Bengaluru: Bengaluru may have a reputation as a progressive city, but it doesn't fare very well when it comes to the health of its children. Going by the National Family Health Survey (NFHS-4), only 13.9 per cent of infants between six and 23- months- old in the city receive an adequate diet. The figure is only slightly better at 8.2 per cent for the state as a whole.
City doctors, however, don't seem very surprised at this state of affairs. "Lack of knowledge about the various schemes is one of the reasons. Also, a lot of mothers are not even aware of what kind of nutritious food their children need," says Dr Purnima, a paediatrician in a city hospital, pointing out that it is important for mothers to breastfeed for upto six months.
Dr Usha Manjunath, director, Institute of Health Management Research, observes that slum children, and children of poverty-ridden migrant workers and urban poor struggle for the minimum nutrition required.
"Food practices and poverty affect the diet. Most mothers feed children whatever they cook at home. For instance, many mothers feed them only rice, which only helps them gain carbohydrates," says Dr Usha.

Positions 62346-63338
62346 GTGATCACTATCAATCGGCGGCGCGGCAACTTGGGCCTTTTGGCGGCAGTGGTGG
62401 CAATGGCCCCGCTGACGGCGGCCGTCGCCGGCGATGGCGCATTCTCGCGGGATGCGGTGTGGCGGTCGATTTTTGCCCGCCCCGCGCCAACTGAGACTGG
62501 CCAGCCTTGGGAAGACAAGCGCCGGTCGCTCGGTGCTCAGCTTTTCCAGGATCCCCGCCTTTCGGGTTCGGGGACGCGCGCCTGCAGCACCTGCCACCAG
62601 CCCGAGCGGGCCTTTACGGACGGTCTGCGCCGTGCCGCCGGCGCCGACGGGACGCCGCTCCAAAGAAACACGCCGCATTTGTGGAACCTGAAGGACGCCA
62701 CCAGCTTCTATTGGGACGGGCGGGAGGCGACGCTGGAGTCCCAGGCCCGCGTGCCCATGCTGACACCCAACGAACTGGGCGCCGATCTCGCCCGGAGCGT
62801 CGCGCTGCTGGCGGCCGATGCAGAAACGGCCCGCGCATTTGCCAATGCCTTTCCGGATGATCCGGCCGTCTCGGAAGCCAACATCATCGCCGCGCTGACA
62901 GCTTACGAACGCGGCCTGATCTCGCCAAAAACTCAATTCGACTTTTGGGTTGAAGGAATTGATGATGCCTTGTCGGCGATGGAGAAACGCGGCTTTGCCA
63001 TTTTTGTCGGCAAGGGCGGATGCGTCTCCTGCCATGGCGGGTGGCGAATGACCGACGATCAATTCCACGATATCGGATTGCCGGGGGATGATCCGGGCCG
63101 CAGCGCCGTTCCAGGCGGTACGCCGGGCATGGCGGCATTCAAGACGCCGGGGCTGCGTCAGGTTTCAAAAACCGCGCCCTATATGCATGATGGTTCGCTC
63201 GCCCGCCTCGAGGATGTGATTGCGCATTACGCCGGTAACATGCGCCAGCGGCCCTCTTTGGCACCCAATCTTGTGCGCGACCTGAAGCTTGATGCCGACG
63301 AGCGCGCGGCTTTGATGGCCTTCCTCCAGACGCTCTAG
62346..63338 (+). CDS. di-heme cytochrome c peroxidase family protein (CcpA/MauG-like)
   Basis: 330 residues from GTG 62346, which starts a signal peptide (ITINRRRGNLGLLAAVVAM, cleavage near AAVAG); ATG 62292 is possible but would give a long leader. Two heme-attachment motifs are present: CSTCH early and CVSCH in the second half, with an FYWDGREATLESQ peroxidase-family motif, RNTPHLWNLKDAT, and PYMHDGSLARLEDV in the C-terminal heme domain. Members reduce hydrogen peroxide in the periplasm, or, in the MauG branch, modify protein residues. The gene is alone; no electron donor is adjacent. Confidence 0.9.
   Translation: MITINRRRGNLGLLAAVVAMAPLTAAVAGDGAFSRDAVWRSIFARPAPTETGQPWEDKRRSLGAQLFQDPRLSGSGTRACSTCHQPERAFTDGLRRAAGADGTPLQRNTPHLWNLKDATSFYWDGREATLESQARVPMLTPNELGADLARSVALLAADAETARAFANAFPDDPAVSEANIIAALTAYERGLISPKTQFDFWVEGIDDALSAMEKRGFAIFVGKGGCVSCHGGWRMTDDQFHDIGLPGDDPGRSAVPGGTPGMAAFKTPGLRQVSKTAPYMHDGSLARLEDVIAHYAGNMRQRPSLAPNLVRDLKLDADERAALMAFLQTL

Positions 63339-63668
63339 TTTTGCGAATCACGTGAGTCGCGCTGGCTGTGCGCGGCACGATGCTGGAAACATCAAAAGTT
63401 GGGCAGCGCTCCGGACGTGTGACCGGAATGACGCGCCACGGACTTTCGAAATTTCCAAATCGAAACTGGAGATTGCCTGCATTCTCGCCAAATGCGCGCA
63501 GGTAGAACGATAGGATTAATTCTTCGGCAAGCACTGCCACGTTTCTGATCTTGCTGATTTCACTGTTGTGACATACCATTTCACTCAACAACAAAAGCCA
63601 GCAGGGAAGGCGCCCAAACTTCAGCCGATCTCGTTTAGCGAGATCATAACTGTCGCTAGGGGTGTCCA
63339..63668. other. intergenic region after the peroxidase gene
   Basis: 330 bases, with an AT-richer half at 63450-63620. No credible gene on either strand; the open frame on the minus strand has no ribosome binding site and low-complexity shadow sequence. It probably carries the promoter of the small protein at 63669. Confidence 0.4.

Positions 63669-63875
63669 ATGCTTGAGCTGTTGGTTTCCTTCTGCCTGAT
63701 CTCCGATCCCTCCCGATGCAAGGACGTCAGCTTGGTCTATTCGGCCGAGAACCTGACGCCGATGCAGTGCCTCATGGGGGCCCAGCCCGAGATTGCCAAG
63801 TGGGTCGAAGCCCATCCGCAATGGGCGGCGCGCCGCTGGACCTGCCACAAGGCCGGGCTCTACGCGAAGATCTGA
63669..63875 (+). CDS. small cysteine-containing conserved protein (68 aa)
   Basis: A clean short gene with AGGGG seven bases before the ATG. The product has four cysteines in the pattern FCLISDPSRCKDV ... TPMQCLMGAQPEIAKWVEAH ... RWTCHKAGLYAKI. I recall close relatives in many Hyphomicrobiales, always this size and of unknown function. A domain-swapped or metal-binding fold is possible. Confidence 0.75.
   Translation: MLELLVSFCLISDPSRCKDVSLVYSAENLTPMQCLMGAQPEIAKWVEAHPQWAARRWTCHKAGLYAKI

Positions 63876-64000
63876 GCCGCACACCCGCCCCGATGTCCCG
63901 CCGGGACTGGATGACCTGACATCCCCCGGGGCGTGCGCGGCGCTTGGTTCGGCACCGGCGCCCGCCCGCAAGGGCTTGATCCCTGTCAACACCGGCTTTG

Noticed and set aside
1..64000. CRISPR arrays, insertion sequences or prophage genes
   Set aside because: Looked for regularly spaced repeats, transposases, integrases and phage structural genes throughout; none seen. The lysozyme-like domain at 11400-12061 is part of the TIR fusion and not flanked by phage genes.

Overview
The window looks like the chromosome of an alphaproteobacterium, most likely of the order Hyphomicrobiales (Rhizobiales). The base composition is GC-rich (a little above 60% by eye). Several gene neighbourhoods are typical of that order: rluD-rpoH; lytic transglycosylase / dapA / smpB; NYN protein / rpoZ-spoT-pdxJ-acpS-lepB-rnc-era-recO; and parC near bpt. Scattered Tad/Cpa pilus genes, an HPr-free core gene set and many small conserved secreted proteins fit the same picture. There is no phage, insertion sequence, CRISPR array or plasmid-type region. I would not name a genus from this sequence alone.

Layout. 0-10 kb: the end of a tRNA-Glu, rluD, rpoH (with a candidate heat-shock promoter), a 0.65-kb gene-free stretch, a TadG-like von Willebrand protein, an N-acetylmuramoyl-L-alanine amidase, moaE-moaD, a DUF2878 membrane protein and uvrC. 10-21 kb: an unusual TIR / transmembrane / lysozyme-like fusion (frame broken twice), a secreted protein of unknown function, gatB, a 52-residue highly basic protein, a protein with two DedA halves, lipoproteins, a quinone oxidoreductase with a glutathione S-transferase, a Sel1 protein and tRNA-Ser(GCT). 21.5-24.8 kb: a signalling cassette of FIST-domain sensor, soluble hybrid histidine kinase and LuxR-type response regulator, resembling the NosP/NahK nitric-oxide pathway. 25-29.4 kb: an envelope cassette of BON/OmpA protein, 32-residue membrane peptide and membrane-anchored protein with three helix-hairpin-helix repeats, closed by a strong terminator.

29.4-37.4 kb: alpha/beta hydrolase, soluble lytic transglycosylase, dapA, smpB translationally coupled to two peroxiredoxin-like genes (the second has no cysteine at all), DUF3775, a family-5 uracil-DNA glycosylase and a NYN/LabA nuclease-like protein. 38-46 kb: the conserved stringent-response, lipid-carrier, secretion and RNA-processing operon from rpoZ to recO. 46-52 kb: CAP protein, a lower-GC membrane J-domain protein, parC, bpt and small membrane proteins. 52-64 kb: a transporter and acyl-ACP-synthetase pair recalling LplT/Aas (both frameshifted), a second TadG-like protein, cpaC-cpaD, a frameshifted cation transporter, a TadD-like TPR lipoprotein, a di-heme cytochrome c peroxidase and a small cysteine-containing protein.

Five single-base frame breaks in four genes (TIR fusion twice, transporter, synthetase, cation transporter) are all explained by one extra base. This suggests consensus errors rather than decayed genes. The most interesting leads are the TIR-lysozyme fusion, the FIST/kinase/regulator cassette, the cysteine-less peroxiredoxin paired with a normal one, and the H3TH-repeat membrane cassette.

It's a serious problem as the United Nations Children's Fund (UNICEF) emphasises that 0 to 6 years is crucial for the brain development of a child and it can be hindered by a lack of adequate nutrition. The organisation warns that lack of nutrition is particularly harmful during childhood, which is a period of rapid growth.
But defending the government's role in the matter, a senior official of the Department of Women and Child Welfare says there are many services under the Integrated Child Development Services Scheme (ICDS) that provide supplementary nutrition, nutrition and health education for women and also regular health check-ups.
"All these are delivered through anganwadis across the state. Information assistance too is available for mothers to help them give their children the right food ," he adds.
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